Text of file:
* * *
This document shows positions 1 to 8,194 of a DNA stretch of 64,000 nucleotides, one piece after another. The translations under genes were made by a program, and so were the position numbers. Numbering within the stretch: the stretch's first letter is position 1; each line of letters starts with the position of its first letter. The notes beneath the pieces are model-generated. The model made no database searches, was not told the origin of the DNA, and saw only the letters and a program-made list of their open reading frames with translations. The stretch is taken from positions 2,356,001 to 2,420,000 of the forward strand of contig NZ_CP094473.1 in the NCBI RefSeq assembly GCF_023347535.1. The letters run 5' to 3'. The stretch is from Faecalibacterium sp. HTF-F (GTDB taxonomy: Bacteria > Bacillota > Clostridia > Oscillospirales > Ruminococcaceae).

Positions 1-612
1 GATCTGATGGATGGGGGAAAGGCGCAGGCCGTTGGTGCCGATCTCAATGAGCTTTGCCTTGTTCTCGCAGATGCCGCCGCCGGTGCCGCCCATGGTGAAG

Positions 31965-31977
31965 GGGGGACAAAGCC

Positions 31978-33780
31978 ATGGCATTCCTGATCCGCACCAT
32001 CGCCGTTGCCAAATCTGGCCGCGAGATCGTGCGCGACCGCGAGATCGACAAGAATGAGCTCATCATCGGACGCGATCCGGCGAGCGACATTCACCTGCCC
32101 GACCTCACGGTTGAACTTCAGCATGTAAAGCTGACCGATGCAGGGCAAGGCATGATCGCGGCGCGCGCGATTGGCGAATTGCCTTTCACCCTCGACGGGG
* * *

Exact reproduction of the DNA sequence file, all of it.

This document shows positions 1 to 8,194 of a DNA stretch of 64,000 nucleotides, one piece after another. The translations under genes were made by a program, and so were the position numbers. Numbering within the stretch: the stretch's first letter is position 1; each line of letters starts with the position of its first letter. The notes beneath the pieces are model-generated. The model made no database searches, was not told the origin of the DNA, and saw only the letters and a program-made list of their open reading frames with translations. The stretch is taken from positions 2,356,001 to 2,420,000 of the forward strand of contig NZ_CP094473.1 in the NCBI RefSeq assembly GCF_023347535.1. The letters run 5' to 3'. The stretch is from Faecalibacterium sp. HTF-F (GTDB taxonomy: Bacteria > Bacillota > Clostridia > Oscillospirales > Ruminococcaceae).

Positions 1-612
1 GATCTGATGGATGGGGGAAAGGCGCAGGCCGTTGGTGCCGATCTCAATGAGCTTTGCCTTGTTCTCGCAGATGCCGCCGCCGGTGCCGCCCATGGTGAAG

Positions 31965-31977
31965 GGGGGACAAAGCC

Positions 31978-33780
31978 ATGGCATTCCTGATCCGCACCAT
32001 CGCCGTTGCCAAATCTGGCCGCGAGATCGTGCGCGACCGCGAGATCGACAAGAATGAGCTCATCATCGGACGCGATCCGGCGAGCGACATTCACCTGCCC
32101 GACCTCACGGTTGAACTTCAGCATGTAAAGCTGACCGATGCAGGGCAAGGCATGATCGCGGCGCGCGCGATTGGCGAATTGCCTTTCACCCTCGACGGGG